I heard Basma give this talk at a prayer service in Boston sponsored by the Community of Sant’Egidio, a movement in the Church dedicated to evangelization and charity. Basma gave me permission to share her moving talk that gives us a window into the experience of a Syrian living in the United States. – Sr. Theresa Aletheia
By Basma Alloush
As someone who has been granted asylum in Massachusetts, I’m one of the lucky ones.
I didn’t have to endure the struggle that the refugees are going through. I didn’t experience my home being blown up by a barrel bomb or my family members being killed in front of me or having to risk my life to flee on a dinghy boat. I was lucky because I was in America before the situation started in Syria finishing up my undergraduate studies. I was actually in Boston.
However, when it came time for graduation, things didn’t go as planned. My family was only supposed to come for a month to celebrate my graduation and we were all going to return back to Syria together. My plan was to go back to Syria to establish a small exporting company to boost the agriculture sector of our market. I was interested in the field of economic development and I wanted to give back to my country by applying the skills I learned in the US.
Unfortunately, in 2012, the situation had escalated too far for me to go back so I had no choice but to remain in Boston. All of a sudden, I found myself stuck not knowing where to go or what to do. I was ready to start my career and life after graduation but I couldn’t go back home. Year after year my life became more unsure, my family had to leave the United States because their visa didn’t allow them to stay for longer than six months. I filed for asylum to stay in the US, my brother moved to Canada and my mom moved to Bahrain but we can’t visit each other because of visa restrictions.
For three years, my life was in limbo. I did not know if I would be allowed to stay in the US and, if I was forced to leave, I didn’t know where I would go because being a Syrian these days is not attractive. No one wants you and you’re not accepted in a lot of places. During that time, though, I grew more attached to Boston and it became my home because it was the only place that I felt was willing to take me. Finally, this summer my asylum application was approved and I can finally sigh in relief, knowing that my dream of having a new home has become a reality.
Not being able to return to your country makes you feel like there is something wrong with you, like you’ve done something and its your fault that no one wants to have you or welcome you. But Boston didn’t make me feel that way. I felt like every other person that I saw, I felt like I belonged, like I was welcomed. Until Governor Baker spoke out [against receiving refugees], and then things started to take a turn for the worse.
Now, I worry about my friends that have pending asylum applications. Their situation is even worse. They can’t get attached to Boston, they can’t feel like they have a home because, if for a second they had a glimpse, that spark of hope, it has all been stripped away because of what Governor Baker said and because of all the hate rhetoric that’s been spread.
Its not their fault that they have fled, its not their fault that they’re refugees, and its not their fault what is going on. They are only looking for stability, they’re just looking for a home, for someone to welcome them, for someone to open their arms and hearts to them, they’re just looking for a friendly face, they’re just looking for someone to smile. They don’t want charity; they don’t want pity. But like all of us, they just need safety!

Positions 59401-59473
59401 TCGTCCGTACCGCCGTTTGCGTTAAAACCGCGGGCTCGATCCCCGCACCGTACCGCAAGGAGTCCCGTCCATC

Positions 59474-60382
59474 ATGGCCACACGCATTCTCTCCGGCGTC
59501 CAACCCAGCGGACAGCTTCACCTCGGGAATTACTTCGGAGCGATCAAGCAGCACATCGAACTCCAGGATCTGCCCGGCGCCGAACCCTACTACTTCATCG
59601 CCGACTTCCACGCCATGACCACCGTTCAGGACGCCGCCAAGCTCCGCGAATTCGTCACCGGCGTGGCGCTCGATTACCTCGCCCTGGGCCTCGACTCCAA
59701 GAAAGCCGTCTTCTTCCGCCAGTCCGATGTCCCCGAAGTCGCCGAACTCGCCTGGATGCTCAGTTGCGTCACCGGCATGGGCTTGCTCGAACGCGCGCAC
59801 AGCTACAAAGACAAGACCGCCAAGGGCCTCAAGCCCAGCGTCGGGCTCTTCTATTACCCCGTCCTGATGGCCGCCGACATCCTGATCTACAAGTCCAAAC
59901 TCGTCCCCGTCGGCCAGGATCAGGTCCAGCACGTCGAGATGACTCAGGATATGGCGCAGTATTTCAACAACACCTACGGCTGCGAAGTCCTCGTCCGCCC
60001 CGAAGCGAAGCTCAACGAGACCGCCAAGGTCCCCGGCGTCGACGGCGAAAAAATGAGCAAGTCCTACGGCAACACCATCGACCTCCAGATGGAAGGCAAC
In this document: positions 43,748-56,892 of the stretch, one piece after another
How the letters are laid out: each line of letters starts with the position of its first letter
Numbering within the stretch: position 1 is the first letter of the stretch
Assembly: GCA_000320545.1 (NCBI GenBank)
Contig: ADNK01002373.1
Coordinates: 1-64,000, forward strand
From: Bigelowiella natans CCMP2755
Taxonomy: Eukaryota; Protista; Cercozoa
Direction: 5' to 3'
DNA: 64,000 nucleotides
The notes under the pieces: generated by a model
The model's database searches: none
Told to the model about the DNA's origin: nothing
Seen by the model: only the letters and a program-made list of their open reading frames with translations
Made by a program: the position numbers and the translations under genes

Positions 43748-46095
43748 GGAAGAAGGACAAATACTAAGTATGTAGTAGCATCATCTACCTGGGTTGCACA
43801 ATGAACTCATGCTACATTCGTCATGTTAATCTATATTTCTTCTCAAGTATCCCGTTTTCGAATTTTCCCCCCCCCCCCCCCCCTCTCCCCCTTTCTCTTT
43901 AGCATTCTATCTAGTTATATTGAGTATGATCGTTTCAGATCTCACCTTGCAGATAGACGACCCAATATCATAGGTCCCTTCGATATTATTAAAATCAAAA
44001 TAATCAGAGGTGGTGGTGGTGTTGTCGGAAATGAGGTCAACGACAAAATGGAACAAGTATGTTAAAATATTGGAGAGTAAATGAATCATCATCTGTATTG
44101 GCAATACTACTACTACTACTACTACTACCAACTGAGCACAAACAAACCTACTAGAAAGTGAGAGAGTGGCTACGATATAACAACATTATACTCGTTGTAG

I still think that Boston is a perfect place to welcome these refugees but I think we have a lot of work to do. We need to make sure these refugees don’t feel like they’re second class citizens and that they don’t feel like what they’ve been through is their fault. It is our responsibility to give them a glimpse of hope, it is our responsibility to make them feel welcome.
Refugees come here with different backgrounds in education. Each and every single one of them come having specialized in a specific field that can directly contribute to the society where they’re going to rebuild their lives. I think if there was a cease fire right now in Syria, many of the refugees would go back because being away from your home and your homeland is probably one of the worst things you can experience.
But while they are here, they will come with resilience. They have faced so much but they still have the will to move on and search for a future. These refugees are strong. They’ve gone through so much and yet they remain optimistic and they remain hopeful. We can learn so much from these refugees if we can only open our hearts and open our eyes to them and accept them for who they are and listen to them and to their experiences. They’re not trying to come here to cause trouble.
We need to remember that these refugees are fleeing the worst of crimes. The horrific attacks of Paris on November 13 are exactly what these refugees are fleeing. They’re fleeing the terror and they’re fleeing the horror and they’re fleeing the killing. So let’s help them by welcoming them here and let’s provide them with that safety that they’ve been yearning and searching for.
Basma Alloush is a second-year graduate student at the Fletcher School at Tufts University, focusing on Human Security and Transitional Justice. From Aleppo and Hama, Syria, Basma has focused her research on understanding the root causes of the conflict and studied other cases to extract lessons learned to be applied to Syria post conflict. She did her undergraduate studies at Northeastern University where she majored in Finance, working in software consulting for two years after that.